2/ TJX buys over $30 billion worth of merchandise annually making it one of the biggest purchasers of apparel, footwear, and home goods. While smaller, ROST is also a significant customer for its suppliers. Beyond sheer size, TJX ROST and BURL have multiyear plans to increase their store count significantly (whereas most retailers are either shrinking or flat)). As such, TJX ROST BURL are an attractive customer to brands looking to grow.
Further, supply related disruptions are likely to create near term buying opportunities for off price retailers. Many shipping containers bound for competing retailers have been stuck at sea -missing their selling season. Much of this merchandise is likely to end up being sold to off price retailers (at favorable prices) which will be packed away and sold at season.
3/ By locating in shopping centers as opposed to enclosed malls, TJX ROST and BURL typically have rent expense of 4-5% of revenue whereas mall based competitors tend to have significantly higher occupancy expenses (non anchors are typically north of 10%).
Assuming low single digit comps, continued store growth, and operating margins returning to their long term averages and P/E in the 16-18x (in line with history), looking out 3-4 years I think we can expect annualized returns of 13-16% in TJX and ROST. As we sit today, ROST/TJX trade at ex-cash forward (calendar year 2022) P/Es of 17-18x. Thus key assumption is that operating margins return to their long term average.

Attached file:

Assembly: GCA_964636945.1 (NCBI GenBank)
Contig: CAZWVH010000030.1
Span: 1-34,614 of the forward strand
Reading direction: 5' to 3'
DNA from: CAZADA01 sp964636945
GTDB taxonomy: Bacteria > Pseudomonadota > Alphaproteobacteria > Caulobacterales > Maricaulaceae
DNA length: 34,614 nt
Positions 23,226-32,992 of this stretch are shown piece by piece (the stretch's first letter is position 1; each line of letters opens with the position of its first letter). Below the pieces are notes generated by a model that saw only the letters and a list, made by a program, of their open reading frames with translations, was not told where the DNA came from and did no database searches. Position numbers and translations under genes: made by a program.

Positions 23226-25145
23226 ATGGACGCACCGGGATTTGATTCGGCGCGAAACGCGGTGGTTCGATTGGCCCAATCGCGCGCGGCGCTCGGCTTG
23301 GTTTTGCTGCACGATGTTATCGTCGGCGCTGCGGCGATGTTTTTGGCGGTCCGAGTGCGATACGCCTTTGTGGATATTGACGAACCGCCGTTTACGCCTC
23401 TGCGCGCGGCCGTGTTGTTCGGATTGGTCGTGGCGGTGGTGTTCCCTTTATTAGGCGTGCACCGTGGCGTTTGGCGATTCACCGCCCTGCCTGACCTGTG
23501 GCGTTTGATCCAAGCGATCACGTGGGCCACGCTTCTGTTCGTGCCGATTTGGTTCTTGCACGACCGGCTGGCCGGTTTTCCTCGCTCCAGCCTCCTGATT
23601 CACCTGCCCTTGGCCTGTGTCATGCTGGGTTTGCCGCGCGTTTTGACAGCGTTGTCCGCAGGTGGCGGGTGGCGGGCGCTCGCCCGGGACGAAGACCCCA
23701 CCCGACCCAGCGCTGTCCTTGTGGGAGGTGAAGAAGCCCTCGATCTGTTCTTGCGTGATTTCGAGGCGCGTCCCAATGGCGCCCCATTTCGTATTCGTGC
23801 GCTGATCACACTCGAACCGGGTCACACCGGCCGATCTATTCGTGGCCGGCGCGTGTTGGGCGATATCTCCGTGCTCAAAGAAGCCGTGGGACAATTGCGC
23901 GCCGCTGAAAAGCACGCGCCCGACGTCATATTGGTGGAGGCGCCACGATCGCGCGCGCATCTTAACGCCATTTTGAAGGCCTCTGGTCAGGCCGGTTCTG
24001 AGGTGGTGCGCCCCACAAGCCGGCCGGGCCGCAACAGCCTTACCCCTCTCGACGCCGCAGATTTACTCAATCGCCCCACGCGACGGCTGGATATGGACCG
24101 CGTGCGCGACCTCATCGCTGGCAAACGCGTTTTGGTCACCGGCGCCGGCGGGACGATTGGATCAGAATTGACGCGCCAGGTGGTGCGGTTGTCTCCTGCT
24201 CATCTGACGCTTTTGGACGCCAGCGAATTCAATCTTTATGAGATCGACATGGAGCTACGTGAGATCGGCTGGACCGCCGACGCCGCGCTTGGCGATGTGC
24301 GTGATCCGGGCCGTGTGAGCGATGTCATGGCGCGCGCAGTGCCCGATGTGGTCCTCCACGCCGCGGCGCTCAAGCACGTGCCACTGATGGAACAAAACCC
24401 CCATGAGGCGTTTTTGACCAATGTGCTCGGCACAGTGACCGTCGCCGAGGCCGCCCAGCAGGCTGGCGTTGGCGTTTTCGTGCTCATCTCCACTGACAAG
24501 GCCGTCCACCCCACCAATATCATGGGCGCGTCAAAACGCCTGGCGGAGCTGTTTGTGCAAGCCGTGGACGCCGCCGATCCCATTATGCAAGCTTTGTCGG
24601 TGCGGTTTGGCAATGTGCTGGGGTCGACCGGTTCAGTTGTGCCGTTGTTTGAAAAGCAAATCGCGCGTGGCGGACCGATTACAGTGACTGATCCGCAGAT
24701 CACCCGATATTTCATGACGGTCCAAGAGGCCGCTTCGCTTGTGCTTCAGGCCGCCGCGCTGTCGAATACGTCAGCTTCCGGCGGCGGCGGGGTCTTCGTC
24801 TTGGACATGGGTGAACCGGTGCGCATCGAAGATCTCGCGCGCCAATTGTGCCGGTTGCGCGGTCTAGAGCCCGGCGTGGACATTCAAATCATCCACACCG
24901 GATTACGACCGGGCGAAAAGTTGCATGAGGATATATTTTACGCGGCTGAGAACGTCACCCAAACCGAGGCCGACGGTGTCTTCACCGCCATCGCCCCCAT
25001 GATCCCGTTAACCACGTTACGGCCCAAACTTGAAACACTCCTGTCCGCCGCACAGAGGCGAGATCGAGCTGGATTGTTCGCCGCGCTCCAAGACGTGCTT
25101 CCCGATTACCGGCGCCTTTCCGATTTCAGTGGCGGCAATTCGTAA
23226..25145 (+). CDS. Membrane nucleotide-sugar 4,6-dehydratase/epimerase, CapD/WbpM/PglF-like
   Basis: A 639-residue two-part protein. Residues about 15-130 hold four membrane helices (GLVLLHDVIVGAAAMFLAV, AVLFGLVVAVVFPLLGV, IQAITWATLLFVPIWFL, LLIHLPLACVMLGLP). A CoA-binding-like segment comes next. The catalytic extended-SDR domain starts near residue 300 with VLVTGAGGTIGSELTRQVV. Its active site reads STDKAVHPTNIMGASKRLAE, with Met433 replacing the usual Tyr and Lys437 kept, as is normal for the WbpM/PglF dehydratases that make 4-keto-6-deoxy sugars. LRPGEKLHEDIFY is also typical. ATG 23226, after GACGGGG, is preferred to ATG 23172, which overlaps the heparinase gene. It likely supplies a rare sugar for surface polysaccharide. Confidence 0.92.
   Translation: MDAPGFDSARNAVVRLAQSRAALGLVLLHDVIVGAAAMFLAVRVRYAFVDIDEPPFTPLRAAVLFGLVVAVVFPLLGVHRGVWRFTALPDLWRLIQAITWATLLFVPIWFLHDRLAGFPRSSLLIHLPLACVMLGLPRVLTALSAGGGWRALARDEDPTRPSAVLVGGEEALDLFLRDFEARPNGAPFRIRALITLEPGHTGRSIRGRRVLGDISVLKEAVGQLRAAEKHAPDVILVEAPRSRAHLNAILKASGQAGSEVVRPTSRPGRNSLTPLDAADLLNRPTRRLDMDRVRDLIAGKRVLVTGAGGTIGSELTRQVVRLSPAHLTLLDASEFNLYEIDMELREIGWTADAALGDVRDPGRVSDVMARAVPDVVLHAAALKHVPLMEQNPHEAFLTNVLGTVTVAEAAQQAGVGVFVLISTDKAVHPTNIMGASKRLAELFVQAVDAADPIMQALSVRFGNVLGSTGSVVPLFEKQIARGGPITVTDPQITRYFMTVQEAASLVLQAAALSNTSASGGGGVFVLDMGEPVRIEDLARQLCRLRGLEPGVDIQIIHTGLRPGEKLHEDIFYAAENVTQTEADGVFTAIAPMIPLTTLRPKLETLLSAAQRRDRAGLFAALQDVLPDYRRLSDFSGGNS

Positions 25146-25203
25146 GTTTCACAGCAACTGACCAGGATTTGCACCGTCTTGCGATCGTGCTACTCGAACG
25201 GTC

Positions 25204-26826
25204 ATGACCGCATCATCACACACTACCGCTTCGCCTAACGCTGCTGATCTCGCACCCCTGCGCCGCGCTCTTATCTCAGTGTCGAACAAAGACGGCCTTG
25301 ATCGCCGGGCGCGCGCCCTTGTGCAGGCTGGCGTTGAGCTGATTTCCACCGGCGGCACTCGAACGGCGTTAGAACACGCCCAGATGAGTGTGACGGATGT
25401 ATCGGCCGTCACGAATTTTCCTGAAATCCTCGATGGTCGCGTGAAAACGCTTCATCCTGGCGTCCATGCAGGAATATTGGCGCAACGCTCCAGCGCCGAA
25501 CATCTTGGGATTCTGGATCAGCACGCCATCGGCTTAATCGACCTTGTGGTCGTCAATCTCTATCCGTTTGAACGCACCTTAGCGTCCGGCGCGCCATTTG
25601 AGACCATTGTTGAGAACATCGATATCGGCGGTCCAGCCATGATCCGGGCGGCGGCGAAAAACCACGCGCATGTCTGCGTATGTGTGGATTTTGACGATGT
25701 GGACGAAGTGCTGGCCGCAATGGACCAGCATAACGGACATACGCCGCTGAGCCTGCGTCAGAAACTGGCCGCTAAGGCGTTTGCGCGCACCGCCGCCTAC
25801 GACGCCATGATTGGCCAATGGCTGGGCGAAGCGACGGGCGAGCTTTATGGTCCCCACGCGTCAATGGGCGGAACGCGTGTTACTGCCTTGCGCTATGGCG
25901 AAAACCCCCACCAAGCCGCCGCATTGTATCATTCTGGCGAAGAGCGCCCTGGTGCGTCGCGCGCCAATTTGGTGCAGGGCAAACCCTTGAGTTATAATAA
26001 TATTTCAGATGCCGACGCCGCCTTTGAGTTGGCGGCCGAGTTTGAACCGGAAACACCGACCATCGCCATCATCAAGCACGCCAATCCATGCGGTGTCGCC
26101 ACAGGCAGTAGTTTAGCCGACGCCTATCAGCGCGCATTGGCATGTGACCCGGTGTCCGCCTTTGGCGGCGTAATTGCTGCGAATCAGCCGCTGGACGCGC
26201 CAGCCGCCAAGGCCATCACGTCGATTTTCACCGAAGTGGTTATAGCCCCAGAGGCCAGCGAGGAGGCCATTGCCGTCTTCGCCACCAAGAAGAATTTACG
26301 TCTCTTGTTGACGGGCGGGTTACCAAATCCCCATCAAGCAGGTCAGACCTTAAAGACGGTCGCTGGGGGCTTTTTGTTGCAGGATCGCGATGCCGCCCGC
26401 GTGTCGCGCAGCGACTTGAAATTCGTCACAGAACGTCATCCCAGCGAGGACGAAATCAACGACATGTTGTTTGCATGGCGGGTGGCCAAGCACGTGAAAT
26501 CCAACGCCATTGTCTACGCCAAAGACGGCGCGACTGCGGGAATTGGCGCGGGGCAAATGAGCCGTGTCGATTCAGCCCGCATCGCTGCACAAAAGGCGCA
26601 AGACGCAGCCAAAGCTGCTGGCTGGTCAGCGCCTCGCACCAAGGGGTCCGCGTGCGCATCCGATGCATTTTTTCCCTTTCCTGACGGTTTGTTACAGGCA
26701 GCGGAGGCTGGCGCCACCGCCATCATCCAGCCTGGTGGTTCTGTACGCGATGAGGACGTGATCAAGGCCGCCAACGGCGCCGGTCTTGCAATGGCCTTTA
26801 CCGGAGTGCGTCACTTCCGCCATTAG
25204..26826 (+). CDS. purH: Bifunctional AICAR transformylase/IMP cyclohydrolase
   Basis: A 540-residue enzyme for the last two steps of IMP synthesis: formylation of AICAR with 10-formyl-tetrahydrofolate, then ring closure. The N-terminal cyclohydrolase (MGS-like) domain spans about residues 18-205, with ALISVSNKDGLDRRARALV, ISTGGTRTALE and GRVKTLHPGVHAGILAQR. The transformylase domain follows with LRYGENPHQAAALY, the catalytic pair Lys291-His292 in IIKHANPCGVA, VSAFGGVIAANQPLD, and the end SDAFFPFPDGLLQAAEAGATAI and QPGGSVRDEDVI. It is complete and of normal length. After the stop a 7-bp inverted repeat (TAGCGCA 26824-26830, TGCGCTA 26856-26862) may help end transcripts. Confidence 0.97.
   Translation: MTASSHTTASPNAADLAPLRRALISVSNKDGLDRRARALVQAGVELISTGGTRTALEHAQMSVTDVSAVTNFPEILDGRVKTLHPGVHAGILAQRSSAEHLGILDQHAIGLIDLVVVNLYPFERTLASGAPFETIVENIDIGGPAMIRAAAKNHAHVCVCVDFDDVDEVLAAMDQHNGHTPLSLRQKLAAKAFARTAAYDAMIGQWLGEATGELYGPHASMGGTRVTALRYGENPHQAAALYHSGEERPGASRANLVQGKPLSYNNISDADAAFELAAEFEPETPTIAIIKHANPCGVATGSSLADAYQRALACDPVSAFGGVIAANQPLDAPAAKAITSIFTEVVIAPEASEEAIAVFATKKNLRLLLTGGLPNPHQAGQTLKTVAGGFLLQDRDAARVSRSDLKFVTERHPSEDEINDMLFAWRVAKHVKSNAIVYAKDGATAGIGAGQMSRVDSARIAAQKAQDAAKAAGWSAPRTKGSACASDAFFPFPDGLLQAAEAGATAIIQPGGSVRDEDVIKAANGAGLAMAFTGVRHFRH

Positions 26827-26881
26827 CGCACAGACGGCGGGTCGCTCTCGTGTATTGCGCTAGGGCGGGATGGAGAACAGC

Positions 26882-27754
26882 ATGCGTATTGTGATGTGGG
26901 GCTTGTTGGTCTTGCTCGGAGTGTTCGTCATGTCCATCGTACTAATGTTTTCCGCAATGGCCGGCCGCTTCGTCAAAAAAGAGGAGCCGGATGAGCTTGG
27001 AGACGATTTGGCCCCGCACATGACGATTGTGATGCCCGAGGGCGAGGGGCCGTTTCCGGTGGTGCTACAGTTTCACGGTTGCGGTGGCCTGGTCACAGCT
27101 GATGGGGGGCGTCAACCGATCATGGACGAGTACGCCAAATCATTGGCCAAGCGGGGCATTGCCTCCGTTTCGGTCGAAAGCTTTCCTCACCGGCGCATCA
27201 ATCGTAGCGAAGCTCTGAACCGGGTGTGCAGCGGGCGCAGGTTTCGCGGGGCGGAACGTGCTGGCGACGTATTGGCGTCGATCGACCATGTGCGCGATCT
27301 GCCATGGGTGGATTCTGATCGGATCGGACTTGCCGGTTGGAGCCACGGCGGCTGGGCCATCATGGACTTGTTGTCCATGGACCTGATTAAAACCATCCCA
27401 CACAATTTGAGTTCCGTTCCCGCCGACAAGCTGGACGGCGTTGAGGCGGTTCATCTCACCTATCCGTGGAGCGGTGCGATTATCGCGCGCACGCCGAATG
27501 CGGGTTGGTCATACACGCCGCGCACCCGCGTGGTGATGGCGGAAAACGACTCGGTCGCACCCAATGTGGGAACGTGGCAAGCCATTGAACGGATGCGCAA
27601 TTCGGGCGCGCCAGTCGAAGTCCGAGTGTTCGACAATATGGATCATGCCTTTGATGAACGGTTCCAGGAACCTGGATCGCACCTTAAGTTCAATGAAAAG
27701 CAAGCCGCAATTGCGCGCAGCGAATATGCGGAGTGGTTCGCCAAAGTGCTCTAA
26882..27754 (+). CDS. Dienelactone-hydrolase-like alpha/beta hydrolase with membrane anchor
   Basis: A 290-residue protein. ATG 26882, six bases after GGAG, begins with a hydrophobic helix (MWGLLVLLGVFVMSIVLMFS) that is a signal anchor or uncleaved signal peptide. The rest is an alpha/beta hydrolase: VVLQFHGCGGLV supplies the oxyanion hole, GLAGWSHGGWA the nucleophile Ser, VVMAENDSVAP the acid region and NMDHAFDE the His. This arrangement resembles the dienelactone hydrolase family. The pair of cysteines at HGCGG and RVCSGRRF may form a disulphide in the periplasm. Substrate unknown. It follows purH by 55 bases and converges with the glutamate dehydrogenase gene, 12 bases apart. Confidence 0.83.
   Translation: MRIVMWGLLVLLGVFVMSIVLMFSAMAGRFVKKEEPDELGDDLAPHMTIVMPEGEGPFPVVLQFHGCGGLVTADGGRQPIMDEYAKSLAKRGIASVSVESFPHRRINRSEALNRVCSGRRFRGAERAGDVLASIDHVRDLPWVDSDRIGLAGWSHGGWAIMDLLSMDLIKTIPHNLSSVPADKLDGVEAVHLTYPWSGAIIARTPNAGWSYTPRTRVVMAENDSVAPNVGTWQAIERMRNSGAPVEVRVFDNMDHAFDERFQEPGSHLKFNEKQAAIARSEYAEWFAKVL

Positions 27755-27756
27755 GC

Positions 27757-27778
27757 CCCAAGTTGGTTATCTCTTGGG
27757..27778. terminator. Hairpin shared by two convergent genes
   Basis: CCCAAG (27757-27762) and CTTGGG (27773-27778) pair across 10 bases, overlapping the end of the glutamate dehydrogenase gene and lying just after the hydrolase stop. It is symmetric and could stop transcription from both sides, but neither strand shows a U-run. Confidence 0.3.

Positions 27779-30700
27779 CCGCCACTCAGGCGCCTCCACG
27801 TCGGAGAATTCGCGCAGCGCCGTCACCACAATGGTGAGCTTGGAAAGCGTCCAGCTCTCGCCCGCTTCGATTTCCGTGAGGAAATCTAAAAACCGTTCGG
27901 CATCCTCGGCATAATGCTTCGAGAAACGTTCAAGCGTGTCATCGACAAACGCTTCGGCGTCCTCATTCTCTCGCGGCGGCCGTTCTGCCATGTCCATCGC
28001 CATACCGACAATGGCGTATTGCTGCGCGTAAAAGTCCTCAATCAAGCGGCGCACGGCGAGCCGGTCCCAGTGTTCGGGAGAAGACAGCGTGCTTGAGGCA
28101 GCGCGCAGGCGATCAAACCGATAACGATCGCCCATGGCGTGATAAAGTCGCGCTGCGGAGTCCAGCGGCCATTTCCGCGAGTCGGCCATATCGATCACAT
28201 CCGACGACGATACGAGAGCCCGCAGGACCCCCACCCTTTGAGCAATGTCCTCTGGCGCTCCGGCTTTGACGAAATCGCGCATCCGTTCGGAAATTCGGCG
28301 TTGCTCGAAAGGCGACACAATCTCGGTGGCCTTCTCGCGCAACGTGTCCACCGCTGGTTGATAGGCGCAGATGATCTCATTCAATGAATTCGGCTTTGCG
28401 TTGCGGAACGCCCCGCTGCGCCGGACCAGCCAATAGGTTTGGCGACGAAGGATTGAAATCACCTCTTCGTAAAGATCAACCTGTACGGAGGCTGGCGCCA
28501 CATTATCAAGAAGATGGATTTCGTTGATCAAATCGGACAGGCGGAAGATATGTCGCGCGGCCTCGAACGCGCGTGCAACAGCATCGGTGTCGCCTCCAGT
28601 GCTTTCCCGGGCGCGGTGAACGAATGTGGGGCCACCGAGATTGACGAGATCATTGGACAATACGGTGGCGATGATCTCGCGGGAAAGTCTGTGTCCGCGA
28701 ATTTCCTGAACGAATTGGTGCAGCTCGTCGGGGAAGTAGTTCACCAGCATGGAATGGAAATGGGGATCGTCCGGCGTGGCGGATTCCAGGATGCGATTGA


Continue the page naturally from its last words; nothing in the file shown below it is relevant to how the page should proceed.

For BURL, I believe there is the opportunity for even better returns - As BURL management is quick to point out, BURL lags TJX and ROST in a number of important areas:
For BURL, I assume that the company makes some headway in closing the gap over the next several years:
As you can see, I assume BURL grows its store count and improves sales/store while bringing its operating margins closer to TJX /ROST - ROST is a closer peer for BURL as they have similar sales mix and target customer base. A number of top executives at BURL come from ROST and they seem intent on executing the ROST playbook at BURL (as you can see from their slide they've been pretty successful). By 2025, BURL's store base is still a fraction of TJX and ROST, implying the opportunity for continued fast growth in stores and operating margins - as such, I show what BURL's valuation could be assuming a 20x multiple (+3 pts vs. the 17 midpoint for ROST/TJX). BURL shares have traded at a premium in recent years as investors have recognized the greater growth potential @ BURL vs. TJX/ROST.
While I think TJX ROST and BURL are a compelling opportunity, risks include:
1/ continued cost pressure/margin contraction
2/ tough comp (2021 comp sales were very strong) + weakness in US consumer spending make for a tough 2022
3/ the online presence of these companies is minimal - while customers have shown a willingness to forgo the convenience of online shopping in favor of bargains, it is possible that TJX ROST BURL may eventually lose share to online players or may have to invest more into their online businesses (and see margins decline).
ROST historical data:
TJX historical data:
Disclosure: Eric Bokota owns shares of TJX ROST BURL
As always this is NOT investment advice. Do your own work.